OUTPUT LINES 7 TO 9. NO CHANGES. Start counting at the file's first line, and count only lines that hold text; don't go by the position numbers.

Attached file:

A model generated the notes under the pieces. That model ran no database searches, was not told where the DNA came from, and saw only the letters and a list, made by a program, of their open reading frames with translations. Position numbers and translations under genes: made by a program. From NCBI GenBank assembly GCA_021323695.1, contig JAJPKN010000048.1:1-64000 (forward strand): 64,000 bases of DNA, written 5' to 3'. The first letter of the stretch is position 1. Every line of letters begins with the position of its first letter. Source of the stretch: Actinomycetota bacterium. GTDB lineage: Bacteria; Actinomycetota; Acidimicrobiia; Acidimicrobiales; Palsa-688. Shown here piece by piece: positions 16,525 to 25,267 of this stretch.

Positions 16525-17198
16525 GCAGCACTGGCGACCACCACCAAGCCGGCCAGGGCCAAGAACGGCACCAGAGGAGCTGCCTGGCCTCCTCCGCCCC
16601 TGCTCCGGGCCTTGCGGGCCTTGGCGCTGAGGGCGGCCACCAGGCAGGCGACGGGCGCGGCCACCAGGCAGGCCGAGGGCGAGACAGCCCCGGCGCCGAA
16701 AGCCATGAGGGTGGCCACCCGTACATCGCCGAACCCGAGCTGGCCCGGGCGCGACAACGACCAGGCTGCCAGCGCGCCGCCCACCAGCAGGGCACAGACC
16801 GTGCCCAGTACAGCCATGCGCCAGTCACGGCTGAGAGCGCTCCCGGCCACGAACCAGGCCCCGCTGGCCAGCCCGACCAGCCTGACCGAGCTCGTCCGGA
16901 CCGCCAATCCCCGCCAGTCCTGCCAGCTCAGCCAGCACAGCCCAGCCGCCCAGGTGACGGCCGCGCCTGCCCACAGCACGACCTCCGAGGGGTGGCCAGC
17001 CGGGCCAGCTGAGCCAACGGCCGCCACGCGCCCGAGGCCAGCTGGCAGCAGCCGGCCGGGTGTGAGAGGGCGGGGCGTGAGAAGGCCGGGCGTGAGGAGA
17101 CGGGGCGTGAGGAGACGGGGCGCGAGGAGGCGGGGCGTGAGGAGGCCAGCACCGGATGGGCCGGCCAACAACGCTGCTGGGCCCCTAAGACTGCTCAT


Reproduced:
16901 CCGCCAATCCCCGCCAGTCCTGCCAGCTCAGCCAGCACAGCCCAGCCGCCCAGGTGACGGCCGCGCCTGCCCACAGCACGACCTCCGAGGGGTGGCCAGC
17001 CGGGCCAGCTGAGCCAACGGCCGCCACGCGCCCGAGGCCAGCTGGCAGCAGCCGGCCGGGTGTGAGAGGGCGGGGCGTGAGAAGGCCGGGCGTGAGGAGA
17101 CGGGGCGTGAGGAGACGGGGCGCGAGGAGGCGGGGCGTGAGGAGGCCAGCACCGGATGGGCCGGCCAACAACGCTGCTGGGCCCCTAAGACTGCTCAT